Shared by Britni Pemberton
It can be your best friend in whom you find comfort. Living in a beautiful, false reality that is not truly yours. You can act like the things you have been through didn’t really happen to you, and if they did they are so far distant those emotions that should be pulling on your heart strings are numbed.
I knew I had lost my first child, my life wasn’t going back to life without child loss, but there was this huge part of me that kept repeating, “No, this isn’t your life, this is not you. You—Britni Pemberton, life of the party, did not lose your Brenden.” If I just stayed inside, if I just didn’t think about it, if I could just get myself put back together, everything would be okay. *read Britni's first story about her son Brenden.
How can I even think those things when there is no taking away that night, saying goodbye to my precious son as the nurse took him away from me and out of our room, knowing I would not see him until God decided to bring us together? See, denial makes you think it’s your friend, but then those memories creep in, and true reality hits, and you realize no matter how much you want to be okay, you aren’t. Then your realization that denial is a back-stabbing enemy knocks the wind right out of you. You don’t understand how you were able to push down the hurt only to have it come back tenfold, washing over you and consuming your very being.
The last year and a half, this has been my cycle. Denial with a smile, to falling on my knees begging and pleading for answers for why this happened to me. I’m in the middle of my story, no longer in the early fog of loss, but I am also not a seasoned veteran in grief. This is what my middle has looked like—knowing God is good, but I’m still looking for peace and understanding. Most people don’t get those answers in this life, I guess I’m just hoping God will find an exception with me.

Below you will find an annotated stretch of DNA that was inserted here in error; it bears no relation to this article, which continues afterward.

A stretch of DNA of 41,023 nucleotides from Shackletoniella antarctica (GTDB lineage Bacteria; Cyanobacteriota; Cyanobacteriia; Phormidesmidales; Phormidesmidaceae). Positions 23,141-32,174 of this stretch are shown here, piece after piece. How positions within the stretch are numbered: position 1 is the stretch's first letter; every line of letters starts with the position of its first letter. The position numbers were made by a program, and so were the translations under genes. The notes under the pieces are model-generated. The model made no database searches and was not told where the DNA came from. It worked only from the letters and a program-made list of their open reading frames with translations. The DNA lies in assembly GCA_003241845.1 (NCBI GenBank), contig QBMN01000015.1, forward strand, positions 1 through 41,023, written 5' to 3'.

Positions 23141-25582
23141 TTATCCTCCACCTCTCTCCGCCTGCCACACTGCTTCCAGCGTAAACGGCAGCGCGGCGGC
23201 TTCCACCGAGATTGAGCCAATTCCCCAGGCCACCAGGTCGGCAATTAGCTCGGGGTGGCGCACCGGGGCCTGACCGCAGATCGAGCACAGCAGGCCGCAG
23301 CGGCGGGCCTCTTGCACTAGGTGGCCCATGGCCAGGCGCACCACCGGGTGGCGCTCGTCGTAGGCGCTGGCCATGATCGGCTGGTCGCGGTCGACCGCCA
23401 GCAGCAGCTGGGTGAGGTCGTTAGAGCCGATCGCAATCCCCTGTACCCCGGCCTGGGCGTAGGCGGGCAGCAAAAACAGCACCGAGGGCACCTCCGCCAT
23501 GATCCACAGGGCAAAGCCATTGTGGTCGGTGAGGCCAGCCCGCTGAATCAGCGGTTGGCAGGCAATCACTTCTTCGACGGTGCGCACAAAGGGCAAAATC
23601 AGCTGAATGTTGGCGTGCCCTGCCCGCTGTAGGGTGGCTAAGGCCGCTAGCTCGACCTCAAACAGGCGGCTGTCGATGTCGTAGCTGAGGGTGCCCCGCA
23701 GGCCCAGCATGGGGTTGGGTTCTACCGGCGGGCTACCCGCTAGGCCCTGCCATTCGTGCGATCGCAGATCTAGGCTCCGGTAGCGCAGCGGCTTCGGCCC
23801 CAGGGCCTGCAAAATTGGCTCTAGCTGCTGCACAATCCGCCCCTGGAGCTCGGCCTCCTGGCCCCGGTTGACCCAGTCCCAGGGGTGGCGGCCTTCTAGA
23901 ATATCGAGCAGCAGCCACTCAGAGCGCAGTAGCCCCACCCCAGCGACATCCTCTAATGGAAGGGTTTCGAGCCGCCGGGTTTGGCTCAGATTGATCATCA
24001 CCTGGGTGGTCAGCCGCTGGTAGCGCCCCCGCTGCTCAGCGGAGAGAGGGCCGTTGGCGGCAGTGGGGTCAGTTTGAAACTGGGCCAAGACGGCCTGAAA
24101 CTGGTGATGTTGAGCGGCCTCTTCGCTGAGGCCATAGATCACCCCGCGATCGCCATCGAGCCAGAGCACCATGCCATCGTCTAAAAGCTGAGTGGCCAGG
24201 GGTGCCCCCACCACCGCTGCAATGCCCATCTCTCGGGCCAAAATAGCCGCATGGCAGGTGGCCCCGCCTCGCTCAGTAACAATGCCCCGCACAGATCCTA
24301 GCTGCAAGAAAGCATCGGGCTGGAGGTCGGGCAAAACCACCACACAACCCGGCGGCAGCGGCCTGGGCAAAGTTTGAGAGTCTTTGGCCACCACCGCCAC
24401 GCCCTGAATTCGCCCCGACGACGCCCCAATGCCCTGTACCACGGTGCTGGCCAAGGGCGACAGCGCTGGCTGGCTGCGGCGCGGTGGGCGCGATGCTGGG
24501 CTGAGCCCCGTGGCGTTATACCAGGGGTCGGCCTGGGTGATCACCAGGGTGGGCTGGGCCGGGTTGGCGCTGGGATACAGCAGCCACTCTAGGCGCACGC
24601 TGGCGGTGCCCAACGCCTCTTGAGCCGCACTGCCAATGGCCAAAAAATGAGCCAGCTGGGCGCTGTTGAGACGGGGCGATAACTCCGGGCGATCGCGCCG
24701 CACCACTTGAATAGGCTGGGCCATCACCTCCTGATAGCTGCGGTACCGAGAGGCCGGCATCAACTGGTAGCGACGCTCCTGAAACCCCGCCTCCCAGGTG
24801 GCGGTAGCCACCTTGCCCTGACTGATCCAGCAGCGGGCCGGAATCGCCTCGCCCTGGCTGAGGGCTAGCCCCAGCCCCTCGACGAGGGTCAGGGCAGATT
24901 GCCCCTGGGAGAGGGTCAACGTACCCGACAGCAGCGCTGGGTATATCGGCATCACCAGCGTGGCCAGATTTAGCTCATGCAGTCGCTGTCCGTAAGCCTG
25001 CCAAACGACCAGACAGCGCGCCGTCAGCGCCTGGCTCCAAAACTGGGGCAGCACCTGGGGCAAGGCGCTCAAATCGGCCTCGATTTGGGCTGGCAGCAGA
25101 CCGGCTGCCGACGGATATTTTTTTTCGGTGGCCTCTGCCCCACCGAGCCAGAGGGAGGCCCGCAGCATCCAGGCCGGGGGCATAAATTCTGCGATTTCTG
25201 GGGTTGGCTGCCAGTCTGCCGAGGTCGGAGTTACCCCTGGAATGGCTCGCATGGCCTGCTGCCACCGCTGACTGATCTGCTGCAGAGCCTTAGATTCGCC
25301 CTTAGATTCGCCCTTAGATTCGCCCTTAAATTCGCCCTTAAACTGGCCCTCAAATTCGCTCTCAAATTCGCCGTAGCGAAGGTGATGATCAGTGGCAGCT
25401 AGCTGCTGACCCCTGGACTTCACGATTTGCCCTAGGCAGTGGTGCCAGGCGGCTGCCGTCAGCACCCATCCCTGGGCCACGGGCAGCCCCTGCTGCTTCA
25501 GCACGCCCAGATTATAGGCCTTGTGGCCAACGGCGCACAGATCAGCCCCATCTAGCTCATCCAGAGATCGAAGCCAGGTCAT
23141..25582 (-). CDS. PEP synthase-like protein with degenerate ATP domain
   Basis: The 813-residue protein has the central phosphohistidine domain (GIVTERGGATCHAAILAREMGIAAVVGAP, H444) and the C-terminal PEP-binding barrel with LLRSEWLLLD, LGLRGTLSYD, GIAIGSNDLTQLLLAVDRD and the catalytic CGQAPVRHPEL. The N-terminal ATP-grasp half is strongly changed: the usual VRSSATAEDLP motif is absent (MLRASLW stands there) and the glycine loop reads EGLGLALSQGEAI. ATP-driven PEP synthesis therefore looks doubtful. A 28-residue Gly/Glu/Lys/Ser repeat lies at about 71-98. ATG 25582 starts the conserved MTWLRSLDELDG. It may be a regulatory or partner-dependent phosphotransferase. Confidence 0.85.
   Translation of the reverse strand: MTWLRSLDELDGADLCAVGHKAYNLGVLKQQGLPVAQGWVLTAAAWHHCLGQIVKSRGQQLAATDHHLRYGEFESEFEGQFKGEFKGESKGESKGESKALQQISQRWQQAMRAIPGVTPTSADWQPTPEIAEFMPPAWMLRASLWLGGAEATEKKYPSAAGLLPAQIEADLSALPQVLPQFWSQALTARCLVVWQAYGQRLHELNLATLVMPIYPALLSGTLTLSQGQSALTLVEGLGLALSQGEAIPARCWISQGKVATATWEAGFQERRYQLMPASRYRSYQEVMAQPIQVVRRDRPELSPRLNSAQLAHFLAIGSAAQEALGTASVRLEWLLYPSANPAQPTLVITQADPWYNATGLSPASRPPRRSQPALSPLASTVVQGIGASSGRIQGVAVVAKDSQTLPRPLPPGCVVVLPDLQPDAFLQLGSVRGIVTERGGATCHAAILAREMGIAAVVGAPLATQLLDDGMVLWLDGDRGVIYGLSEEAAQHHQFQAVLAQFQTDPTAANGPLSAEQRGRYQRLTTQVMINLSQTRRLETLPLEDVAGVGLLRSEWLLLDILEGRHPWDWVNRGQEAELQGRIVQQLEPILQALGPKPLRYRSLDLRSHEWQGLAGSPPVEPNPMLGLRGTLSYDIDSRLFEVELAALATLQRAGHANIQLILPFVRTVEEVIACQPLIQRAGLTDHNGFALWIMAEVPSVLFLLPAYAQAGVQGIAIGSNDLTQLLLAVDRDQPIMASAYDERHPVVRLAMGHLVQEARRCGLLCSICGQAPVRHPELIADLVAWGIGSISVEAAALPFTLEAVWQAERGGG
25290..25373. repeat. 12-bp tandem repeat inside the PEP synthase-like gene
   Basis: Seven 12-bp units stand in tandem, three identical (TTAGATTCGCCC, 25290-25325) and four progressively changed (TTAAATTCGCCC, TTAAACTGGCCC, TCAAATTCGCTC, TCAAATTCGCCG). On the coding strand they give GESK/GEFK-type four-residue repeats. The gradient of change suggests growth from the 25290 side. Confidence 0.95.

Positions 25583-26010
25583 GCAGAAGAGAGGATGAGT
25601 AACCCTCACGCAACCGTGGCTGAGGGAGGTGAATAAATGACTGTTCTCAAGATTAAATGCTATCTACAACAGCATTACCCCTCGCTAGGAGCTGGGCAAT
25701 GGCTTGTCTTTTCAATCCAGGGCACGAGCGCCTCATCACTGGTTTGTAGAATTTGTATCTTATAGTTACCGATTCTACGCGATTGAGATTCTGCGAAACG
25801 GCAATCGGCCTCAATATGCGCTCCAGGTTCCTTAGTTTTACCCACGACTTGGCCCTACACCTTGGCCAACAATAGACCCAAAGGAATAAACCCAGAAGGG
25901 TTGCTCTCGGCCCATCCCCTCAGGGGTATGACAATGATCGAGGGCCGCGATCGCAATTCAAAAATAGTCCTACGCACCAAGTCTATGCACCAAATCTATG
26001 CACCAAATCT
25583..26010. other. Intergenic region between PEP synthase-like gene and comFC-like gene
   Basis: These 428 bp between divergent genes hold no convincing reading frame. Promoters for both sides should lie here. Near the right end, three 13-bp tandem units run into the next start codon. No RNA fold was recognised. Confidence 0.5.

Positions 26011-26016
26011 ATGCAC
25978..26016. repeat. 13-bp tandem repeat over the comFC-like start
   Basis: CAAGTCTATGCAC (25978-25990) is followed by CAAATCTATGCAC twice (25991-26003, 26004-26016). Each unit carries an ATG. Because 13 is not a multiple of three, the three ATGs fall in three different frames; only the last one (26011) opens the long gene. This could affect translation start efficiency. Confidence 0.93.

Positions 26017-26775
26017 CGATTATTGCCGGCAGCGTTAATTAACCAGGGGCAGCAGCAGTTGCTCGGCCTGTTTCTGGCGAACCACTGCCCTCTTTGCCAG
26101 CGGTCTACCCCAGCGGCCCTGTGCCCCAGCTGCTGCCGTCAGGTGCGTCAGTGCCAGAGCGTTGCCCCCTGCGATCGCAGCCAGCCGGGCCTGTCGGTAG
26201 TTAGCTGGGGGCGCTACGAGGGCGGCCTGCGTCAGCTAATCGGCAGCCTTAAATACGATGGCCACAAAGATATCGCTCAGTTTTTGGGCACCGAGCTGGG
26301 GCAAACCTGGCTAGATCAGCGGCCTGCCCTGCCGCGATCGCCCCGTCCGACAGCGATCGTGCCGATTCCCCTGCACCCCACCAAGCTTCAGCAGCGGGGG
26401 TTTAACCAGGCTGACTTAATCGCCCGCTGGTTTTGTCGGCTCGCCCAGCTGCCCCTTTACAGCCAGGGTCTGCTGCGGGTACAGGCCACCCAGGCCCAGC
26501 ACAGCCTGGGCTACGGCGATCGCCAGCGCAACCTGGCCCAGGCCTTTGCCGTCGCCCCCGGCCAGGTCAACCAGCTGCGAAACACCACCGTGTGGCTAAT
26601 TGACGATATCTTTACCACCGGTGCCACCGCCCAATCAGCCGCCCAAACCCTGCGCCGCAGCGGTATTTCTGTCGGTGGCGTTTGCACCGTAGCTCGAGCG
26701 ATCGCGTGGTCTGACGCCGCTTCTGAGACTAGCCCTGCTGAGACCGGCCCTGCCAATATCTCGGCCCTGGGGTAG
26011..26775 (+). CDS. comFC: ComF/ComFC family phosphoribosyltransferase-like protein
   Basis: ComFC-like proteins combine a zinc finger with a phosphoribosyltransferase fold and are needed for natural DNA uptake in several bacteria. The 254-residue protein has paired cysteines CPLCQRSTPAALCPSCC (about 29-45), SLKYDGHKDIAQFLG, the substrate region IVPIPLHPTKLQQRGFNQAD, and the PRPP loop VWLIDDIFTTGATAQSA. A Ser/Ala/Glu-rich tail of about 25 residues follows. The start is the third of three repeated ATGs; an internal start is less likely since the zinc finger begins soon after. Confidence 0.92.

You see, I’ve had a hard time writing this originally because I’ve been in the denial portion of this pattern. You can’t write about truth, life, hurt, and loss when you are telling yourself everything is fine, and you have nothing to offer or say. I know deep down that isn’t true, so I’m going to do my best to show you the goodness in all of this mess, too. So six months after starting to write this I am now finally going to finish it.
Three months after Brenden passed, I took a trip back to my home town. It was a trip that changed my life. I spent a week in the company of beautiful, wisdom- and love-filled women, women who had also in some form lost a child. Now some of these women have become the women I call on the days I’m struggling, or if you know me at all, these women are the ones who continue to call and check on me when they know my silence must mean something. Anyone who knows me knows “silent” isn’t really a familiar word to me, at least it wasn’t until losing Brenden. When you go through a loss of that magnitude, everything changes. Everything. I lost who I was, and somehow had the task of putting myself back together again. I had no idea what that would look like, and I’m still in the process of repair. Reshaping your life because of the imprint of grief is no small task. Thank God for these women reminding me to breathe and take a minute at a time.
October fifteenth is recognized as “Infant Loss Remembrance Day.” It doesn’t matter how it happened—miscarriage, in-utero, stillbirth, or infant loss—if you had a loss, this day is for you. Although that statement in itself is hard to swallow: one day. That’s all they get to be remembered. And of course, those of us who have been close enough to feel death in our bones, well we remember every day. There is no alternative.
2016 was the first year I had to celebrate this day. How do you celebrate a day of death? There is no guide or “how to” book on child loss. To me, every day is a “winging it” kind of day. You wake up, put on your smile, Lord-willing you press your feet to the ground and pray you aren’t overwhelmed by your thoughts. I decided if I had no choice in my son Brenden passing away in my body at nine months pregnant, I would choose to parent him the only way I could, at a distance with all the love I have for him. That is the ultimate description of grief—a deep love that has nowhere to go.